Other imaging tests — Other imaging modalities are rarely used to make the diagnosis of TV atresia:
●Cardiac catheterization has largely been replaced by echocardiography to make the diagnosis of TV atresia. It may be useful in delineating the anatomy in more complex lesions (eg, type III (table 1)). In addition, hemodynamic and angiographic assessment with cardiac catheterization provides useful information prior to palliative interventions.
●Cardiac magnetic resonance imaging and computed tomography scan can be helpful for evaluation in adults.
DIFFERENTIAL DIAGNOSIS — The differential diagnosis of most cases of TV atresia includes other cyanotic cardiac conditions that present with decreased pulmonary blood flow. (See "Cardiac causes of cyanosis in the newborn", section on 'Decreased pulmonary blood flow'.)
Echocardiography distinguishes TV atresia from these other cardiac lesions:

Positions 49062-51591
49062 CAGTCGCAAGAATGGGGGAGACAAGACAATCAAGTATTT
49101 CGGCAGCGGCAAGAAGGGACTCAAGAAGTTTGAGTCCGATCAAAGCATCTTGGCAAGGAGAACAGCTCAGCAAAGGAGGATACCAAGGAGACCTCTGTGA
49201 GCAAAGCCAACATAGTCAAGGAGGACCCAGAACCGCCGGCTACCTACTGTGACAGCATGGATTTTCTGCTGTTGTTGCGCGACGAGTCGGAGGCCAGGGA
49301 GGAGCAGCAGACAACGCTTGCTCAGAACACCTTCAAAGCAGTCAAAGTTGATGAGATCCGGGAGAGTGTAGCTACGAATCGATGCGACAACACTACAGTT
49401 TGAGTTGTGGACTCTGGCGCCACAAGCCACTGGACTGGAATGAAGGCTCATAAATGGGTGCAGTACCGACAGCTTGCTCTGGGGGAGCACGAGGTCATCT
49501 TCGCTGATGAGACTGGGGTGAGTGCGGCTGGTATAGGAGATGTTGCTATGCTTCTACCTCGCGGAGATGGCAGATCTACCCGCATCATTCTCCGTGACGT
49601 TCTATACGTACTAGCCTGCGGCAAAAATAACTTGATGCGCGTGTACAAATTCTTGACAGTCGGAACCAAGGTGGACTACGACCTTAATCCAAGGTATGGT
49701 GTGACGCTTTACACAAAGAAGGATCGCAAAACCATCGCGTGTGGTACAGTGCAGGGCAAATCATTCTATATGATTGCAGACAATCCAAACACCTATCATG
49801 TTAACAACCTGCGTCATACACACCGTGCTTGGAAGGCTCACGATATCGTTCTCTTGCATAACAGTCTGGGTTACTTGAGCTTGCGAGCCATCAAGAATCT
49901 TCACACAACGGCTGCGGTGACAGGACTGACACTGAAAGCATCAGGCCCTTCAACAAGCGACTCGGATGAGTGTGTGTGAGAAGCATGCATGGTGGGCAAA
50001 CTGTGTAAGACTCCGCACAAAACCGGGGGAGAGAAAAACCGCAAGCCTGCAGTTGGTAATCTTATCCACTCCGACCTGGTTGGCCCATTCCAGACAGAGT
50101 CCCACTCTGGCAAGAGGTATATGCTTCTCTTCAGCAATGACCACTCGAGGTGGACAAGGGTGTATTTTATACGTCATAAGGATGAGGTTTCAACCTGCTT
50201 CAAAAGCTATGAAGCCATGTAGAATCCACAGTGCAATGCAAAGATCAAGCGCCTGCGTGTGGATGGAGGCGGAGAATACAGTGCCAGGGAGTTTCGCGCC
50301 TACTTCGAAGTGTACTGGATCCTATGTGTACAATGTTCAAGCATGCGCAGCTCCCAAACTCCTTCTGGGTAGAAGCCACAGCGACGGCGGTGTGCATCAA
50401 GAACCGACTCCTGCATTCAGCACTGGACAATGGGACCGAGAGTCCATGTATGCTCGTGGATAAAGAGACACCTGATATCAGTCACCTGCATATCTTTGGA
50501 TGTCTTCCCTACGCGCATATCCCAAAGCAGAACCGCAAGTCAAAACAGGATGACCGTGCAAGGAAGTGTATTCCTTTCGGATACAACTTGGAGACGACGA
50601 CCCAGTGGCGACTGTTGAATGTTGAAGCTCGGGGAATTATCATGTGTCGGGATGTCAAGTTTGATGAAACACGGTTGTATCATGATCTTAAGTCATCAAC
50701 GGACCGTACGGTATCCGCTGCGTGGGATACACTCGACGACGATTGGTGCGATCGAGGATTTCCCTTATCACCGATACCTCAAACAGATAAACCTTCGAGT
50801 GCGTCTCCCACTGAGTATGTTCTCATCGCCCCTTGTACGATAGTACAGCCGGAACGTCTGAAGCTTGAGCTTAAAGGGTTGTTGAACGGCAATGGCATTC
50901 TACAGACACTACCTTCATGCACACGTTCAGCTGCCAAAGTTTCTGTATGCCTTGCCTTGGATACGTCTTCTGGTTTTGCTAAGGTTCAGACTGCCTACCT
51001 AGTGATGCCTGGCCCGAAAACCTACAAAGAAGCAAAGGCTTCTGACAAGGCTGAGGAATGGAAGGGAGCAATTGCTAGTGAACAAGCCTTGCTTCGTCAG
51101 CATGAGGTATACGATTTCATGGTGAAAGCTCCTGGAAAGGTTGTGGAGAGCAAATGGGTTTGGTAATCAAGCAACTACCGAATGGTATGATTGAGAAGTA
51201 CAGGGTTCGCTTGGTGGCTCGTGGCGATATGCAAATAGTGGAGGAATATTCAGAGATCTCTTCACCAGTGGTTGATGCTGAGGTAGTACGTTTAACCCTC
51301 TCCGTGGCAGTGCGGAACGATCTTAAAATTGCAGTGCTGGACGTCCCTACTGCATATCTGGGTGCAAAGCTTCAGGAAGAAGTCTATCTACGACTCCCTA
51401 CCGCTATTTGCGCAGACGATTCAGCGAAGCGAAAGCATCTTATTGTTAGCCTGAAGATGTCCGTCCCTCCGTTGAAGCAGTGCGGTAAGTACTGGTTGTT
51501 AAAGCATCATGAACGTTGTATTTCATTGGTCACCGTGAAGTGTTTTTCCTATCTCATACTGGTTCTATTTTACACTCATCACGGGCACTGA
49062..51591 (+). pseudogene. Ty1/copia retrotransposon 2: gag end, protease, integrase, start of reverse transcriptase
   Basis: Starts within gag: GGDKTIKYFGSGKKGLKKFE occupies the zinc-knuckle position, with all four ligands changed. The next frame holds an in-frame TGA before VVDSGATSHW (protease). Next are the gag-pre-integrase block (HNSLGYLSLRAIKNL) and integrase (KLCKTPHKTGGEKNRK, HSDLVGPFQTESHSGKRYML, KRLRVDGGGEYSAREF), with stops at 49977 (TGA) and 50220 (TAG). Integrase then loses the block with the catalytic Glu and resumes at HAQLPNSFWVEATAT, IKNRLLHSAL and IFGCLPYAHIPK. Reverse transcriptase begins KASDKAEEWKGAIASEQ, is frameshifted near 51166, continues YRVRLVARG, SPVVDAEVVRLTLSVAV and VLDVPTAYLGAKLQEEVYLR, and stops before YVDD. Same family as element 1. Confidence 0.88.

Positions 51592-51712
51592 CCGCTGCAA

●Tetralogy of Fallot
●Pulmonary valve atresia
●Critical valvar pulmonary stenosis
In addition, echocardiography differentiates those cases of TV atresia with increased pulmonary blood flow due to a large ventricular septal defect (VSD) from other cardiac lesions with increased pulmonary blood flow. These conditions include D-transposition of the great arteries, truncus arteriosus, and totally anomalous pulmonary venous connection. (See "Cardiac causes of cyanosis in the newborn", section on 'Increased pulmonary blood flow'.)
Overview — Neonates with TV atresia should be cared for at a tertiary medical center with experience in managing complex congenital heart disease. When an antenatal diagnosis is made, maternal transfer should be performed so that neonatal care can be given immediately after birth.
The management of TV atresia consists of the following:
●Initial medical management that ensures maintenance of adequate pulmonary blood flow and cardiovascular stability.
●Staged univentricular palliation. Cardiac transplantation, while an option, is not the preferred surgical approach owing, in part, to the scarcity of organs as well as the improved success with surgical palliation.